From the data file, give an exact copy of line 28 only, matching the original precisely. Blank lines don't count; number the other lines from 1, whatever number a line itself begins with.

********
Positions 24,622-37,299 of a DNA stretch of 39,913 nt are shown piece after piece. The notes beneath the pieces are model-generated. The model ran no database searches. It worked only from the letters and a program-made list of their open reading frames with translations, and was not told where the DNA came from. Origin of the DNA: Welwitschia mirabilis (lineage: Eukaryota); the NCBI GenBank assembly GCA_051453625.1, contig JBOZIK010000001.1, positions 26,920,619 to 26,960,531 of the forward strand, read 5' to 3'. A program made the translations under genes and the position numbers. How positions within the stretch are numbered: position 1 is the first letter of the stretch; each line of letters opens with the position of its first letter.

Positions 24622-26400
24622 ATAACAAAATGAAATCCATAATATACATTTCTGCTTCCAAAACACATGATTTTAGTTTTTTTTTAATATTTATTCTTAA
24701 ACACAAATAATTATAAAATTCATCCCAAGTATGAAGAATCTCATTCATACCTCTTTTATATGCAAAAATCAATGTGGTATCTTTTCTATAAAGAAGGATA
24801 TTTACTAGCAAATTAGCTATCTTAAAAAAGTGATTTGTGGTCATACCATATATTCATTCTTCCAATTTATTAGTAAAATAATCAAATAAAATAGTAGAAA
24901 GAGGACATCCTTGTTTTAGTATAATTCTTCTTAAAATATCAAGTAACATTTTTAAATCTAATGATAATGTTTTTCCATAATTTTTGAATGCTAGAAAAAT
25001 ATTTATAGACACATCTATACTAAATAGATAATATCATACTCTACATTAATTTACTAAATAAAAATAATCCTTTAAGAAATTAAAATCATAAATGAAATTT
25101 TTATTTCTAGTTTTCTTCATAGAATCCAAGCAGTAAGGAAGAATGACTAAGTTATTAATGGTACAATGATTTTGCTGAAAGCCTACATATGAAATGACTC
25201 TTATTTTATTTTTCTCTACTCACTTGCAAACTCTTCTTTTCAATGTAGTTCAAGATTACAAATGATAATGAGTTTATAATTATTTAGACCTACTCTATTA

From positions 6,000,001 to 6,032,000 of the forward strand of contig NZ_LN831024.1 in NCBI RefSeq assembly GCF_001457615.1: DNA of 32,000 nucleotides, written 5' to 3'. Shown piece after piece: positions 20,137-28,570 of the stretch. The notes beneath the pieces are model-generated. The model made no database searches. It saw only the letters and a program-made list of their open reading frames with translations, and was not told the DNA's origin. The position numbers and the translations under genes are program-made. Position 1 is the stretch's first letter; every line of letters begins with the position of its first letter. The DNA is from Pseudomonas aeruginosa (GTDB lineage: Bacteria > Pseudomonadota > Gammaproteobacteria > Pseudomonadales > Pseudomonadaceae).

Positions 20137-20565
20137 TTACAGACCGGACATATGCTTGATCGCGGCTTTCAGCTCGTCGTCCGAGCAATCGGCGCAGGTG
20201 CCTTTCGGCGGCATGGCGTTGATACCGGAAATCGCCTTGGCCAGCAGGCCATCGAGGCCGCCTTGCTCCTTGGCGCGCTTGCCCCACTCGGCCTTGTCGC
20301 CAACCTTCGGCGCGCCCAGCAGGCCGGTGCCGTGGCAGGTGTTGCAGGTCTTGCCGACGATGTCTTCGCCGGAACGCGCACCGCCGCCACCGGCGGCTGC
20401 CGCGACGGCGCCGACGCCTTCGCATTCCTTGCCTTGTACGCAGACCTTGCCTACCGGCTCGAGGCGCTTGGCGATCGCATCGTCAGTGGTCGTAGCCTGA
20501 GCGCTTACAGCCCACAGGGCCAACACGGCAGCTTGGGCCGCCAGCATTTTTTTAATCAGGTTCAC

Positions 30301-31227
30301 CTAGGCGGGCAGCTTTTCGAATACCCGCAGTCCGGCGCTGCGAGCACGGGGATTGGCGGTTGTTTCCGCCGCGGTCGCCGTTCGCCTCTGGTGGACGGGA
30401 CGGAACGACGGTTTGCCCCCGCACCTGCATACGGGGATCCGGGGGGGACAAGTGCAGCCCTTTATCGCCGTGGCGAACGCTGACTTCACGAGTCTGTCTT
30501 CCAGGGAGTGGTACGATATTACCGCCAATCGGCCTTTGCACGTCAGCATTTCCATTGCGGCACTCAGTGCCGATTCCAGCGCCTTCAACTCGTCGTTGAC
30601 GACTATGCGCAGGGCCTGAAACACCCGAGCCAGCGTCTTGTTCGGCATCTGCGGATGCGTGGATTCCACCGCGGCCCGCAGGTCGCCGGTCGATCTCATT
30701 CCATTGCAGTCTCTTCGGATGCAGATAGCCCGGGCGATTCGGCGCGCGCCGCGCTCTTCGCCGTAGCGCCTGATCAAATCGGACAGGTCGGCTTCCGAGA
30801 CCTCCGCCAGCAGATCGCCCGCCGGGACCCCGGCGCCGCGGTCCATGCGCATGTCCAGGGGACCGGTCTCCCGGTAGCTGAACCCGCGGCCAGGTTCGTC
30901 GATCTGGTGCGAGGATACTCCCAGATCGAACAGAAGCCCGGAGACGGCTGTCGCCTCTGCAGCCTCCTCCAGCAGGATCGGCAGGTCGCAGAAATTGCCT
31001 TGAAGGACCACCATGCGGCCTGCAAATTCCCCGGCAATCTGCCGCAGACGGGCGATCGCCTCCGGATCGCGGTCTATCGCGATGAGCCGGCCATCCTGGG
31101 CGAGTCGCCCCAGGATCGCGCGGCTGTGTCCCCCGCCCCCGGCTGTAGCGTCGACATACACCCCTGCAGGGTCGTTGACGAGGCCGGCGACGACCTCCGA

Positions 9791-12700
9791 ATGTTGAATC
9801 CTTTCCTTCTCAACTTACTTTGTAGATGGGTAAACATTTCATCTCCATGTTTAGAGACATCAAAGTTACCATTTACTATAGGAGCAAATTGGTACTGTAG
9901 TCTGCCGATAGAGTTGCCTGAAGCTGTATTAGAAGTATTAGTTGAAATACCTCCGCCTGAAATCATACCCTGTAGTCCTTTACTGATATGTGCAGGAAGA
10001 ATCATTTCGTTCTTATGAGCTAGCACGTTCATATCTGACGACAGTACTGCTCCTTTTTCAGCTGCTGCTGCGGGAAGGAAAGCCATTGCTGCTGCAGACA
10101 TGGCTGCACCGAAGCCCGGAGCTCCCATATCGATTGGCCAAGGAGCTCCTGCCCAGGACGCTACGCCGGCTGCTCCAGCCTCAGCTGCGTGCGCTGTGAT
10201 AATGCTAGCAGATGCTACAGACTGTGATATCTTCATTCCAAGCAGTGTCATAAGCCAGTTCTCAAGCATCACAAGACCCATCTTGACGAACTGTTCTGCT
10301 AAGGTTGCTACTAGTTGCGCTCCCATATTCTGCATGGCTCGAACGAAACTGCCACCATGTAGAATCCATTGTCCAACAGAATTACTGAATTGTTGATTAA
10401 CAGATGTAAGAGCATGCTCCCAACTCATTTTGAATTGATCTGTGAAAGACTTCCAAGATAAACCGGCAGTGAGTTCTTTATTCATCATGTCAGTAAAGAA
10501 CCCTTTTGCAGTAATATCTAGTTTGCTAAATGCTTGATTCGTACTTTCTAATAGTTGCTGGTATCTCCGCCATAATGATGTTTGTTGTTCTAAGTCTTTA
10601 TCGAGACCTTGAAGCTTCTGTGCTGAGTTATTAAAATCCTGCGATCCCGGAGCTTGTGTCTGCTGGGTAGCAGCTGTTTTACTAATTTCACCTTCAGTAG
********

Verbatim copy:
9791 ATGTTGAATC